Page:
For weeks I was preoccupied about why these people had shared their deceased bodies with science. Should I share my organs, eyes, body parts and pieces that might further the quality of life for someone? Our bodies only decay after our death, so why not help mankind with knowledge that may positively affect the future?

    I finally came to grips with the great gift these people were sharing with our class. In their death, they gave the gift of knowledge that allows us to give better treatment for hundreds of our patients now and in the future.

    The temples of these anonymous lives were our teachers, and their souls are left in God’s good hands.

    — Patrick J. Foy, DDS

  • Wayne

    Organs, yes. Body, no. I hope they take what is needed and then put the remains into a respectful grave.

  • Nancy B.

    I would consider donating but I work in an office at an institution that uses cadavers and have heard firsthand reports about the students using them inappropriately. Also, there is a risk of harvesting organs before the body is even cold (or truly dead) for organ donation. There must be some guarantee of respectful use.

  • joann

    DEFINITELY. It’s the ultimate recycling. Think of all the good one body can do. I arranged to donate my body to the UofM 15 years ago.

  • joann

    DEFINITELY. It’s the ultimate recycling. Think of all the good one body can do. I arranged to donate my body to the UofM 15 years ago.

  • Anna

    I have a donor designation on my driver’s license and plan on doing the paperwork for my body to be used by the local medical school after I’m done using it (both of my grandparents did this – seemed especially fitting as they had both been teachers in life).

    I would not, however, want my body used for commercial purposes. Use it to teach, use it to help others, but don’t use it to make a buck.

  • Robyn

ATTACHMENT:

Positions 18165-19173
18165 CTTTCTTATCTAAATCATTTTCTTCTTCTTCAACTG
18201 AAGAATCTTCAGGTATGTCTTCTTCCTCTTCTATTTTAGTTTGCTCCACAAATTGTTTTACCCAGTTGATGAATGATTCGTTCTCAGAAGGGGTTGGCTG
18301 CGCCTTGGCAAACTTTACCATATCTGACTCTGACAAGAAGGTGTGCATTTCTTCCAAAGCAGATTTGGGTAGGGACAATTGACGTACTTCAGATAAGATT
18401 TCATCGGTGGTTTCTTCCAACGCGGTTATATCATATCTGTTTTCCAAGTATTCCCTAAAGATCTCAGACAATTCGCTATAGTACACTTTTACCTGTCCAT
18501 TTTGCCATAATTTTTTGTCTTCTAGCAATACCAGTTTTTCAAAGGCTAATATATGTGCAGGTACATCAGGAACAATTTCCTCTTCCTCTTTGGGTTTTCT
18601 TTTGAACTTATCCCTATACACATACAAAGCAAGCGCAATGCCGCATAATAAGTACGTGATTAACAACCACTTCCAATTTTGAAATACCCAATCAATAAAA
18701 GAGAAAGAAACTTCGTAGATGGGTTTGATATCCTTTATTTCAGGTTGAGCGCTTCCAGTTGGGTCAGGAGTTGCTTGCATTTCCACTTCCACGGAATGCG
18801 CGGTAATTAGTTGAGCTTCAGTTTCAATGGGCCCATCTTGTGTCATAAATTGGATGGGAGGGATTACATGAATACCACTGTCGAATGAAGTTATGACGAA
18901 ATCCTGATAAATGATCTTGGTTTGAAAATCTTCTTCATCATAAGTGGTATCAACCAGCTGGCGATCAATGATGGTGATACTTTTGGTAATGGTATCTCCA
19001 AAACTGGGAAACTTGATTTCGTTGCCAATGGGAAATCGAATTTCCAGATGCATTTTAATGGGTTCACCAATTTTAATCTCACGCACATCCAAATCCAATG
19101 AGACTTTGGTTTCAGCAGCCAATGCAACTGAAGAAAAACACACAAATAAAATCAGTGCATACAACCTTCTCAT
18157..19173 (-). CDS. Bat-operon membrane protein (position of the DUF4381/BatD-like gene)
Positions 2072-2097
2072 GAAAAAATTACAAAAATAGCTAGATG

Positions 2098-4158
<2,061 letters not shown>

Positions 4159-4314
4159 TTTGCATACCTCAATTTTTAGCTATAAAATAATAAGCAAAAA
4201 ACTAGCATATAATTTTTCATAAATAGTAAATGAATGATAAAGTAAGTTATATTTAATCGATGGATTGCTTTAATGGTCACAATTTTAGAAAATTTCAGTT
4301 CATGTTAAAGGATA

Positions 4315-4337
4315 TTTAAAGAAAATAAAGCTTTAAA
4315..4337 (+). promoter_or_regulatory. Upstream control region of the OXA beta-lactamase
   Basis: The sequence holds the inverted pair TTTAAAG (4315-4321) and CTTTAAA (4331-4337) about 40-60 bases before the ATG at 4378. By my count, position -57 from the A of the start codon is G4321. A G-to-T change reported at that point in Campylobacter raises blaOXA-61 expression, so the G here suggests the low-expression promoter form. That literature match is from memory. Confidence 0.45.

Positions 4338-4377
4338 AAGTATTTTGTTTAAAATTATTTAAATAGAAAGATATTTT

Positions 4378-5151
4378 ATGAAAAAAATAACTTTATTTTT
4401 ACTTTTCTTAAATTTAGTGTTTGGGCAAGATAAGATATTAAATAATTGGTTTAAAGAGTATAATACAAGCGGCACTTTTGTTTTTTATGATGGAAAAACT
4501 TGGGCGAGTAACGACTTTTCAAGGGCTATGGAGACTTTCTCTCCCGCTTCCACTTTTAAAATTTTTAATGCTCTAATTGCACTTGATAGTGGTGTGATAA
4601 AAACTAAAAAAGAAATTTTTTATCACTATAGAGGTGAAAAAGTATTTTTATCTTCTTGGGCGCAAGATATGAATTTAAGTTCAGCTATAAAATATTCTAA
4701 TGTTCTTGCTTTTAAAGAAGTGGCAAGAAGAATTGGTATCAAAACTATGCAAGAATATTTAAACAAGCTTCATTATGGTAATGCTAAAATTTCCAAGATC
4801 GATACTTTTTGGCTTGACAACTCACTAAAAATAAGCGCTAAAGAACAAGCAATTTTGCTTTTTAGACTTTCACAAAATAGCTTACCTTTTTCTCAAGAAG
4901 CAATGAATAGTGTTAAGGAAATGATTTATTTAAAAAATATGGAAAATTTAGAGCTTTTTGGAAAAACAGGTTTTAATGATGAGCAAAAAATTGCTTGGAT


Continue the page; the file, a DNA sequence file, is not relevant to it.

I donated 60% of my liver to a woman in our community that needed it – what a good feeling to know I have saved a life. When I die they can take every part and do whatever they want with it, that is a better legacy than a gravestone!

  • Bapi

    My most favorite subject is biology.Seeing my interest in anatomy my mom told that if i get chance in medical college then she will donate her body for my study.I want her long life though getting a chance to dissect her made my lifelong dream come true.I am really proud of her.like her I will also donate body.

  • Kimi

    I want to donate my organs and stuff, but i DO NOT want to donate my eyes, no body has the same eyes, and mine are mine, i know it seems selfish, but my eyes have always been an expression of who i am, and i just dont think i could donate my favorite organs. they have stared into the eyes of ones i love, taking those from me would be like taking evverything.

  • swetha

    how to donate body parts after i die?

  • linu

    yes i would like to donate my body after death

    its useful to humanbeings and every humanbeing

    should our body

  • linu

    how could donate my body after death

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  • Dr. R. P.Yadav

    I and my wife have decided to donate our body for research in a medical college Or organs for any needy. But I do not know the procedure Or address for the same .